By Kyle Idleman
According to Idleman, idolatry isn’t an issue – it is THE issue.
By asking insightful questions, Idleman reveals which false god each of us is allowing on the throne of our life. What do you sacrifice for? What makes you mad? What do you worry about? Whose applause do you long for? We are all wired for worship, but we often end up valuing and honoring the idols of money, sex, food, romance, success, and many others that keep us from the intimate relationship with God that we desire.
Using powerful and honest testimonies of those who have struggles in each area, “gods of war” illustrates a clear path away from the heartache of our twenty-first century idolatry back to the heart of God – enabling us to truly be completely committed followers of Jesus.
Kyle Idleman has taken the topic of idolatry, which has been a “hot topic” in Christian publishing recently, and written a great book that not only looks at what the Bible has to say, but is willing to challenge some areas that have become more acceptable sins in our culture. Most of us could probably agree that our culture has an idolatry problem with power, pleasure, and love. I appreciated his willingness to bring that down to a personal level that we sometimes ignore: food, achievement, romance, and many more.
I have been musing for several weeks over his thoughts about how idolatry in America overlaps with our rampant issues. “God withholds his blessing in the very areas in which we lift up false gods. For example, has anyone noticed any significant economic problems in our money-obsessed culture lately? How about problems with food – obesity, junk food issues, nutritional issues? What about sex? Anybody see any sexual dysfunction in our culture?…We shouldn’t be surprised. After all, why would The Lord God bless us in the area that represents his greatest competition? So ask yourself: Is it possible that you’re seeing a financial drought, a sexual satisfaction drought, or some other kind of challenge, because you want it so bad that it has become a god? I’m not saying that’s always the case, but you shouldn’t expect God to help you down the path of chasing after an idol. He’s not going to bless the one area of your life that is robbing him of his place on the throne of your heart” (p. 76-77).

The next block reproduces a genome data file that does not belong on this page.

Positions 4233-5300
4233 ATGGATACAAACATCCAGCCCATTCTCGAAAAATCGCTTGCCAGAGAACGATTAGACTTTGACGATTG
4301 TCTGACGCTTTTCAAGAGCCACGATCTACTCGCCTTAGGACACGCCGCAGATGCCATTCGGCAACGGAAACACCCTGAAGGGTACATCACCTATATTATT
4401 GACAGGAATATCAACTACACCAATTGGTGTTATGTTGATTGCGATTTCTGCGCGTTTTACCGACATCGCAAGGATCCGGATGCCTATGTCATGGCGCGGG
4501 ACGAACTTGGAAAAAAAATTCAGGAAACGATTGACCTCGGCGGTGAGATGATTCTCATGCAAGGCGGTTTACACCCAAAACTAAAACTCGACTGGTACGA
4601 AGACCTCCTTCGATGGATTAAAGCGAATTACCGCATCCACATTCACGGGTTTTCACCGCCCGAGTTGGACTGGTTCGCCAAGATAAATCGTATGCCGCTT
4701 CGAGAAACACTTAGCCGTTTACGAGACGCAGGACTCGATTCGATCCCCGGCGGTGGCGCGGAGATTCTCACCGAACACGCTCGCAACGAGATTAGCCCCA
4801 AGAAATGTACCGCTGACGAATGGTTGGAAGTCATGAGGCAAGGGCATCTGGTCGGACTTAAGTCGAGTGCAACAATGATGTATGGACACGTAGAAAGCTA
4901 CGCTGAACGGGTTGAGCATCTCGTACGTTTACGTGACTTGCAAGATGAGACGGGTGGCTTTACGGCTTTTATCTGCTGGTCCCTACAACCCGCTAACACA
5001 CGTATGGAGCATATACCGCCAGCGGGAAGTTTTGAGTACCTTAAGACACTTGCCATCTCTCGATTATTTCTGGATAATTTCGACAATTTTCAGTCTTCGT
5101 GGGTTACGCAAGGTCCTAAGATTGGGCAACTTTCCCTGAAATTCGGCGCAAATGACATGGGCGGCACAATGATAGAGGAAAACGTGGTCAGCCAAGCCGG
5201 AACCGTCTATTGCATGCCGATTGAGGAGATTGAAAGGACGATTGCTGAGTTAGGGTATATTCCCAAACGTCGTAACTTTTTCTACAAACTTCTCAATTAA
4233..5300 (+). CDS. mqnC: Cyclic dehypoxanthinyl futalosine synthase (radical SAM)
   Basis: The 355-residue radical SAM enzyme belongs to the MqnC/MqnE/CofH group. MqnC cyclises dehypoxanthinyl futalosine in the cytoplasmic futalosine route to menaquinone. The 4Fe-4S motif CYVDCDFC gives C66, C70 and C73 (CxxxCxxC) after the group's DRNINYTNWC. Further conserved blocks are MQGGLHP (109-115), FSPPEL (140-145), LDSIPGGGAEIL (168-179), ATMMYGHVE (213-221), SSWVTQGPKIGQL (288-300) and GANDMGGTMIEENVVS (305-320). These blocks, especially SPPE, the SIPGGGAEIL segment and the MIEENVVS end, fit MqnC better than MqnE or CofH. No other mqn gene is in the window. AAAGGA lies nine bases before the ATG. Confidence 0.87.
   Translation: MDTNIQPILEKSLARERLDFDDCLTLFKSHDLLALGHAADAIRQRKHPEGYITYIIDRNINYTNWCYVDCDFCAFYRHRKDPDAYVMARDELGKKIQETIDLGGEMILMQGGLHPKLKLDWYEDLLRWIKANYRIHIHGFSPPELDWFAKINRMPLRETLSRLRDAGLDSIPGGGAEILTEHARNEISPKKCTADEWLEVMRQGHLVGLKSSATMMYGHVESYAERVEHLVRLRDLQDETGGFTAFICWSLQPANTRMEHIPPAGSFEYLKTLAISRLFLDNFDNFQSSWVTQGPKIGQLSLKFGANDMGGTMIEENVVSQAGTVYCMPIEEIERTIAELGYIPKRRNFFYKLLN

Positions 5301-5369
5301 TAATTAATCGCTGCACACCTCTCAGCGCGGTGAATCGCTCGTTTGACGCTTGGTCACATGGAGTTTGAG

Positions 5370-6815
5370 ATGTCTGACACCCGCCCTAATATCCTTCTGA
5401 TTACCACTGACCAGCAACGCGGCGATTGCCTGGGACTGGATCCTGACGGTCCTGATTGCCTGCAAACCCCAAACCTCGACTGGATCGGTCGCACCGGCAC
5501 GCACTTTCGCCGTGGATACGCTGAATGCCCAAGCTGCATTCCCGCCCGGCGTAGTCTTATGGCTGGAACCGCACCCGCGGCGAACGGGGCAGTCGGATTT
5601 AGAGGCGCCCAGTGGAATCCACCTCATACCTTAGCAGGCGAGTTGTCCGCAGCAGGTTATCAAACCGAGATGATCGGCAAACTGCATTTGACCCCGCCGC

Kyle has a great style that is easy to read and keeps you turning the pages. He adds a good amount of humor (always read the footnotes) and excellent stories to illustrate his points. I read ‘gods at war’ this summer with a group of college students (both male and female) who enjoyed and were challenged by this book as much as I was. We also used and would recommend the 6-week small group study.
Published by: Zondervan
This article appeared in the blog I received by the ‘Women of Grace USA’ , reviewed and written in the July 2014 issue by Christy Carmean, and now appears here for our readers who are interested in new and upcoming books and/or authors. We think the review gives a good look at topics that are truly relevant to many issues we face in our walk with God. We’re looking into the six-week small study group on a local level. Evaluation for future posting on blog will be considered and after appropriate permissions have been obtained. We are thankful for Christy Carmean’s review, which helped in our decision to consider adding it to our teaching core. Interested in the ‘Women of Grace USA’ blog and other activities they have ongoing,? Then sign up for their blog at the following link: http://firstname.lastname@example.org.